Next-Gen

Uganda Child Soldiers

by jennaallison
Last updated 5 years ago

Discipline:
Language Arts
Subject:
Literature
Grade:
10

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Uganda Child Soldiers

Uganda

Child Soldiers

In the 1980's, the Ugandan government was overthrown by a group called the LRA, led by Joseph Kony. This led to a full scale civil war between the LRA and the Ugandan government. There is evidence that both sides have been using child soldiers to fight on their front lines from the beginning. Children as young as nine years old are forced into joining, and carrying guns often bigger than themselves.

The children are often malnourished and drug addicted, with several controlled substances available at any part in time.

Often times, the female children are recruited and raped, nd they often give birth at a young age as a result.

Even though the voluntary recruitment age is 18 and there is no listed compulsion, there have been roughly an estimated 25,000 cases of soldiers under the age of 18 since the conflict began.

A girl named China Keitetsi was a child soldier by the age of 9. She was in the National Resistance Army (NRA) in Uganda. After running away from her father in 1984, she was then taken by the NRA who has been in power since 1986, when it overthrew the government. During this time, China had to undergo harsh training, fighting, and was repeatedly raped. (She gave birth to a son in 1991 at 14 as a result) “We were told that the gun was our mother, is our friend, is our everything.” -Keitetsi. At 17, she refused to sleep with a general and so he accused her of stealing and threatened her with torture and sexual abuse. She then, after a failed attempt, fled Uganda but was caught by the Ugandan secret service and then beaten and tortured. Finally, she successfully fled to the UN and was placed in Denmark, finally safe. She said they were fighting for freedom; but they were brainwashed. Now, Keitetsi speaks out against child soldiering by telling her story to people across the world.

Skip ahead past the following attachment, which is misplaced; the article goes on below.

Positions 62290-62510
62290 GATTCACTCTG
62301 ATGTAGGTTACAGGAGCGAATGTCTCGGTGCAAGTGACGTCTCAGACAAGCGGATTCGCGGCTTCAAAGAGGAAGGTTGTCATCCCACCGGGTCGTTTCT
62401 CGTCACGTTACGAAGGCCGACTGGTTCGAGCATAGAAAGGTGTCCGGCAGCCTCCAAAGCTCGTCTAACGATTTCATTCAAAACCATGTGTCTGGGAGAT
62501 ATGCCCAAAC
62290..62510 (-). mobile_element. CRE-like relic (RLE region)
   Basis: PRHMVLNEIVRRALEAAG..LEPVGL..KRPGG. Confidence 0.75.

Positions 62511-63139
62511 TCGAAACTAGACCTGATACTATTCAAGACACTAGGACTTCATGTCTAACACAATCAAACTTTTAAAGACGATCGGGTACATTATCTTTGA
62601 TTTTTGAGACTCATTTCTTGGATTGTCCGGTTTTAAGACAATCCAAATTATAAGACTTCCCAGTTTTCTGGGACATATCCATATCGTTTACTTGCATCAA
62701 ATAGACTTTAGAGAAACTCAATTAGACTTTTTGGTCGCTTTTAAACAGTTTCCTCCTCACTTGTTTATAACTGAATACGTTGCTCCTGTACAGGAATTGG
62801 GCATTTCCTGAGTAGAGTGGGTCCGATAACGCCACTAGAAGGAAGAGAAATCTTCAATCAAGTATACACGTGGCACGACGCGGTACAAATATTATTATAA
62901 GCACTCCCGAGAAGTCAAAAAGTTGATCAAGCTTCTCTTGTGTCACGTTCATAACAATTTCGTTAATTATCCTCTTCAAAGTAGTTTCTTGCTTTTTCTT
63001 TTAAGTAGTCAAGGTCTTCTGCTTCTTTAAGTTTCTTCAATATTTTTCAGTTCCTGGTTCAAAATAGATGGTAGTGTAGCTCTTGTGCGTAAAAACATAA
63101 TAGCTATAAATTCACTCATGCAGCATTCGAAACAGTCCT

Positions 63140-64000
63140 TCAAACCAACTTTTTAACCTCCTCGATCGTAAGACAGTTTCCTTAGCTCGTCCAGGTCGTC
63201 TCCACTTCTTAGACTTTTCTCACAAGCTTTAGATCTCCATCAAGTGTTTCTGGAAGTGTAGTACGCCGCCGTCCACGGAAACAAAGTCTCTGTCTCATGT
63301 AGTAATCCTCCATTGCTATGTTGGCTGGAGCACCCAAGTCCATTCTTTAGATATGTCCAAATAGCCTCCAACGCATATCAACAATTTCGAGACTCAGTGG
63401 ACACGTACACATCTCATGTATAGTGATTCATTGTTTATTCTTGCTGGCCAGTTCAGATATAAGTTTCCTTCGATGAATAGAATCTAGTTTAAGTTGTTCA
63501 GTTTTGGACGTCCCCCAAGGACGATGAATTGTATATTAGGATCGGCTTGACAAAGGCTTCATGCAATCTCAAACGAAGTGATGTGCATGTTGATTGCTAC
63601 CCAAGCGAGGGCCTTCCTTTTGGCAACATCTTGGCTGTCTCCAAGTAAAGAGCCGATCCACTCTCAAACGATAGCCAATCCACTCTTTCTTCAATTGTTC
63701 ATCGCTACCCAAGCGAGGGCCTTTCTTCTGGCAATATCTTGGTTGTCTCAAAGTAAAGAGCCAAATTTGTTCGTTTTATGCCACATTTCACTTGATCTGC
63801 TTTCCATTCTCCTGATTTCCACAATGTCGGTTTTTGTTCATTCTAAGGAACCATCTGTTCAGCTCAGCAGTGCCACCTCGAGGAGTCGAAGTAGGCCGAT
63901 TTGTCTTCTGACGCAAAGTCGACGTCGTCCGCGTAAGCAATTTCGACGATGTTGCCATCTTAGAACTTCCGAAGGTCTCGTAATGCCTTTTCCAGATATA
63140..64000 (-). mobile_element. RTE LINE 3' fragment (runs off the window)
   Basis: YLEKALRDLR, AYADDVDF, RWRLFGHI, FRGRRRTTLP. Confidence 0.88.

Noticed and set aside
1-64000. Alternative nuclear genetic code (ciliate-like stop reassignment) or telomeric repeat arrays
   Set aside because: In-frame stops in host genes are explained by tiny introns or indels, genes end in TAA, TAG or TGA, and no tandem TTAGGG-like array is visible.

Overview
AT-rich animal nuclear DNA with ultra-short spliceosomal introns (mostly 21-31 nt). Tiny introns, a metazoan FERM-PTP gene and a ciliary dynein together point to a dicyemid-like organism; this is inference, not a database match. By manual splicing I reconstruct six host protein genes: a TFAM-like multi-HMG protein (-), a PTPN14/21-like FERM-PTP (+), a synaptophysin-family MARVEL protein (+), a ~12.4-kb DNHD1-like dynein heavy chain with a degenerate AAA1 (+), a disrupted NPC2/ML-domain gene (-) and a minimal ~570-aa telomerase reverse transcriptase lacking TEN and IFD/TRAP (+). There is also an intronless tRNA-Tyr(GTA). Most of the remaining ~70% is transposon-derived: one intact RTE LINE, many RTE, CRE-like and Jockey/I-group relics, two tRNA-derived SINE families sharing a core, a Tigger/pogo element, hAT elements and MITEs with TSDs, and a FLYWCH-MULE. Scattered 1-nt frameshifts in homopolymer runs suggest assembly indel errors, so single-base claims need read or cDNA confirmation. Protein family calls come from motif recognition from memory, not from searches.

This map illustrates the wide use of child soldiers around the world today.

Finally, in 2012, the world was heaviy reminded of the things taking place in Uganda. A group called Tri stood up against Joseph Kony (the leader of the Lord's Army Resistance) and all of his kidnappings; they demanded that Kony be brought to justice. The group encuraged the youth of the world to send letters and make phone calls to the government suggesting that the united states army do something about all the children being used as soldiers, and finally a small group of soldiers were sent to Uganda.


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